stainless steel scrap
Only 11 percent of stainless steel scrap traveled offshore in 2020, according to industry analyst Markus Moll.
Photo by Recycling Today staff.

ISRI2021: A tale of two hemispheres

Geographic differences continue to make stainless steel scrap markets a little different from those of its metallic cousins.

May 5, 2021

Two stainless steel and nickel industry analysts who spoke at the ISRI2021 Nickel and Stainless Spotlight session described a stainless steel market with a very different production method in China versus most of the rest of the world. On the horizon, varying nickel, stainless steel and specialty alloys applications may face significantly different prospects if the global electric vehicle (EV) revolution picks up speed.

China makes about half of the world’s stainless steel, but it imports very little of the rest of the world’s stainless scrap because of the production method decided upon by its large-volume producers.

Stainless steel in China is made predominantly by melting nickel pig iron (NPI) made from ores mined most often in Indonesia, Philippines and other nearby nations. Markus Moll of Austria-based Steel & Metals Market Research GmbH (SMR), says “two worlds [are] out there” when it comes to the scrap usage rates of major stainless steelmaking nations.

While China, because of its NPI reliance, uses less than 25 percent scrap as feedstock, in Europe scrap carries from 70 to 75 percent of the metallics load in stainless production. The United States and India, meanwhile, can reach 80 percent scrap rate usages. In the U.S. this is because of electric arc furnace (EAF) technology, and in India it is because of induction furnace methods.

The result for scrap processors and exporters in the United States is that stainless steel scrap has not been exported in the same volumes as aluminum or copper scrap, even before the Chinse government introduced its quotas and restrictions.

In 2020, according to Moll, just “11 percent of stainless steel scrap was consumed on a different continent [from] where it was generated.” Common trading patterns see Russia and some of its neighboring nations supplying scrap to Western Europe, with the U.S. predominantly sending its surplus to nations in Asia, including India, South Korea and Taiwan.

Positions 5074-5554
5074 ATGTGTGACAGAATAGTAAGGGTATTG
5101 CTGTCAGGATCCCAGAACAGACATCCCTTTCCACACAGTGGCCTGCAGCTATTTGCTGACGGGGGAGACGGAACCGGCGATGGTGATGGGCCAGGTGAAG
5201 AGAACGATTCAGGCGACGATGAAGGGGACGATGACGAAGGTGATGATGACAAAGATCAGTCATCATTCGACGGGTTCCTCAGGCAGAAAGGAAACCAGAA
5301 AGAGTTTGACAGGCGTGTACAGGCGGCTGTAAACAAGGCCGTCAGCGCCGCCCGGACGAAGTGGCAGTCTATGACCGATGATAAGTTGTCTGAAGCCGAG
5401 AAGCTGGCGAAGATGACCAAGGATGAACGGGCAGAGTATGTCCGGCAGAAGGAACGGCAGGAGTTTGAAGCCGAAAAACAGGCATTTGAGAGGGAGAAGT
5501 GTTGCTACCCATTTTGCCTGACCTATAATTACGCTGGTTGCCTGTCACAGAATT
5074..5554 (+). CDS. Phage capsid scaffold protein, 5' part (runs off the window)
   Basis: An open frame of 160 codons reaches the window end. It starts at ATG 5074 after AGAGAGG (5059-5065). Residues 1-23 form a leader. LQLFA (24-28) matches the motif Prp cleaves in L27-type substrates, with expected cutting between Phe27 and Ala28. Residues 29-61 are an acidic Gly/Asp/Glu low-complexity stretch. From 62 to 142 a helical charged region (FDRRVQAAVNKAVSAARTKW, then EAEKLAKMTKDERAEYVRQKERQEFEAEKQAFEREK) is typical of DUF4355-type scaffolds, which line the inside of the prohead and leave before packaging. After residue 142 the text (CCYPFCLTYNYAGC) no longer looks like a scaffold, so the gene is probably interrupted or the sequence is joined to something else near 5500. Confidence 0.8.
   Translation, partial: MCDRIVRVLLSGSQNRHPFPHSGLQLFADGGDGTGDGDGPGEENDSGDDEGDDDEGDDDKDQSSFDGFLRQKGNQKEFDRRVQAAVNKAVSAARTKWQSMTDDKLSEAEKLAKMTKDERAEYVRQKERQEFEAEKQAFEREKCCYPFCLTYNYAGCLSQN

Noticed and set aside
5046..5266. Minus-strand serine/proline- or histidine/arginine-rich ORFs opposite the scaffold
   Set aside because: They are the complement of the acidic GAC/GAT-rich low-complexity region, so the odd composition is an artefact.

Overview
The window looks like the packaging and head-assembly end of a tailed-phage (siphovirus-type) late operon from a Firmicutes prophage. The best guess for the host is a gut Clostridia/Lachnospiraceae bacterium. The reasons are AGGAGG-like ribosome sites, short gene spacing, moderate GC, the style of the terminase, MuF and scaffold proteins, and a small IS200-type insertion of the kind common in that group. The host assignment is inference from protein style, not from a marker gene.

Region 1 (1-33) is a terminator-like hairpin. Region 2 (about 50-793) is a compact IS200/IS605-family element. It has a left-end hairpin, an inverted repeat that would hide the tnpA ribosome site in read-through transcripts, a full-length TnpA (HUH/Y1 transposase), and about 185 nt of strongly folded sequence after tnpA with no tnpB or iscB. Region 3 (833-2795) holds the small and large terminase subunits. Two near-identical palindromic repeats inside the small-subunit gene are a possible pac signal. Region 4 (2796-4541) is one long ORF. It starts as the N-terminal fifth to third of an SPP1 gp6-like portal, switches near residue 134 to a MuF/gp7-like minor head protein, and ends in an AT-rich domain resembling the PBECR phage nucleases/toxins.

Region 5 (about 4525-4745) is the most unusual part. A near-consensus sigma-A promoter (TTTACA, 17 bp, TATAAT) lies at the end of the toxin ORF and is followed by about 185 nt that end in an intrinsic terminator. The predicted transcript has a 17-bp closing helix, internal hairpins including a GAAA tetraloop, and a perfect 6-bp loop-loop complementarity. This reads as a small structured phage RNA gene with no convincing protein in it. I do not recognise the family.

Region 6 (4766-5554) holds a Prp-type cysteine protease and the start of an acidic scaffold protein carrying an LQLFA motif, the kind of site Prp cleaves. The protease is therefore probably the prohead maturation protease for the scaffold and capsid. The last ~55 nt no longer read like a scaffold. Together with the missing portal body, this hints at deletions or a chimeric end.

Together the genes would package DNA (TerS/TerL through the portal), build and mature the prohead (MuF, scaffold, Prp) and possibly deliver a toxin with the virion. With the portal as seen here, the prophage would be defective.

Demand for nickel-bearing scrap has been ramping up in the U.S. as North American Stainless, Ghent, Kentucky, and other producers return to output levels closer to those they enjoyed before the COVID-19-related downturn.

On the scrap export front, it is not clear whether West Coast recyclers in the U.S. may start receiving inquiries from mills in China, since that nation has approved the shipment of three grades of stainless steel scrap for importation in 2021.

Presenter Alina Racu, a Switzerland-based market analyst with Russia-based Nornickel, said EV sales globally rebounded in the second half of 2020, with Europe and China being “the epicenters of growth” while North America exhibited more modest growth.

The global figures demonstrate EV momentum, with 26 percent year-on-year growth in 2020 compared with 2019 and an impressive 78 percent jump in sales in December 2020 compared with December 2019, Racu said.

While the use of nickel in EV batteries bodes well for that commodity’s overall demand, Moll sounded a note of caution on the stainless steel front. “If you look at a car today, it has about 40 kilograms (88 pounds) of stainless steel for a normal passenger car. Out of that, 30 kilograms (66 pounds) is the exhaust system. Other applications are fuel lines and engine valves, the head gasket—all these applications depend on the combustion engine.”

He added, “So, in an e-car, you still have hose clamps and trim, but it’s probably only 20 percent of what you have in a combustion engine car.”

As far as those EV batteries, Racu said forecasting how it will take shape is difficult in part because current volumes of such end-of-life batteries “are very small,” with EV recycling “in its very early stages.”

She showed three different scenarios, however, tied to varying levels of EV sales, the percentage of batteries that are repurposed and the collection rate. In the most aggressive scenario, EV battery makers could reach a point where from 42 to 49 percent of the nickel used in new batteries consists of recycled-content nickel. The other scenarios, however, placed that percentage in a more modest 12 to 21 percent range.

ISRI2021 was organized by the Washington-based Institute of Scrap Recycling Industries.